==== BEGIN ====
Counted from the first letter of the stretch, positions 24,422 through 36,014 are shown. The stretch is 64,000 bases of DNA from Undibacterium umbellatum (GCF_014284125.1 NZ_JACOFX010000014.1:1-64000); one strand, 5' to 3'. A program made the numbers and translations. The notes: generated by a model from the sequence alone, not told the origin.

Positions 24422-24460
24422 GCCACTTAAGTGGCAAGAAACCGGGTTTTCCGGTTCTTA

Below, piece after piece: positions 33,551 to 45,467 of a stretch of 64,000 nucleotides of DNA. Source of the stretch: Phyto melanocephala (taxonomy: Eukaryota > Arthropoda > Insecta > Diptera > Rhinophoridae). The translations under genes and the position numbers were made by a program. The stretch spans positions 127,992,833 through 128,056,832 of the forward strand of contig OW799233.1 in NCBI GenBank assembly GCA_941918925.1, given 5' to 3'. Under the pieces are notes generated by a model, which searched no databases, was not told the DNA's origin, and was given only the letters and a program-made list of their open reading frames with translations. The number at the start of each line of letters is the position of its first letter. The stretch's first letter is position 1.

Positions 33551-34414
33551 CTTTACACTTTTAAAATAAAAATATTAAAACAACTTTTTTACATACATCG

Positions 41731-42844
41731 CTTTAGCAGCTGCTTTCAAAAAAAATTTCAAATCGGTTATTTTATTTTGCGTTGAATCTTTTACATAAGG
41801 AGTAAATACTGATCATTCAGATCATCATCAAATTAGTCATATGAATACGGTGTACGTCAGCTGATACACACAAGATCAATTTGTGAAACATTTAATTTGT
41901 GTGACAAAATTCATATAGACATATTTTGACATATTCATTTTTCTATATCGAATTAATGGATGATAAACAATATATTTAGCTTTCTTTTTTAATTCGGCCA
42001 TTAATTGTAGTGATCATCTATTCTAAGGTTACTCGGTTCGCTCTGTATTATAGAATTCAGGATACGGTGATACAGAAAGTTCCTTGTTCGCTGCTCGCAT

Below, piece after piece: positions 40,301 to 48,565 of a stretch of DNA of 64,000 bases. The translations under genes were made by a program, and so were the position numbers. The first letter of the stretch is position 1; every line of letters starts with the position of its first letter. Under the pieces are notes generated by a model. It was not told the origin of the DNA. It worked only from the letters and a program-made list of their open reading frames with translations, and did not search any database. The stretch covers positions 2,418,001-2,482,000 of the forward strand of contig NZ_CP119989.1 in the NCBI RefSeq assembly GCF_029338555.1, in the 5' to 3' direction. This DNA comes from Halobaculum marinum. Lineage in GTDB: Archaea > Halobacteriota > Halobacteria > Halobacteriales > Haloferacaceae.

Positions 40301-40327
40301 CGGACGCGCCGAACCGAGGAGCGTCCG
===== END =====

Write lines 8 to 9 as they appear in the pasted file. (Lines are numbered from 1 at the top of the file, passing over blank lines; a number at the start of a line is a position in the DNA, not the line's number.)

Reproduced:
41731 CTTTAGCAGCTGCTTTCAAAAAAAATTTCAAATCGGTTATTTTATTTTGCGTTGAATCTTTTACATAAGG
41801 AGTAAATACTGATCATTCAGATCATCATCAAATTAGTCATATGAATACGGTGTACGTCAGCTGATACACACAAGATCAATTTGTGAAACATTTAATTTGT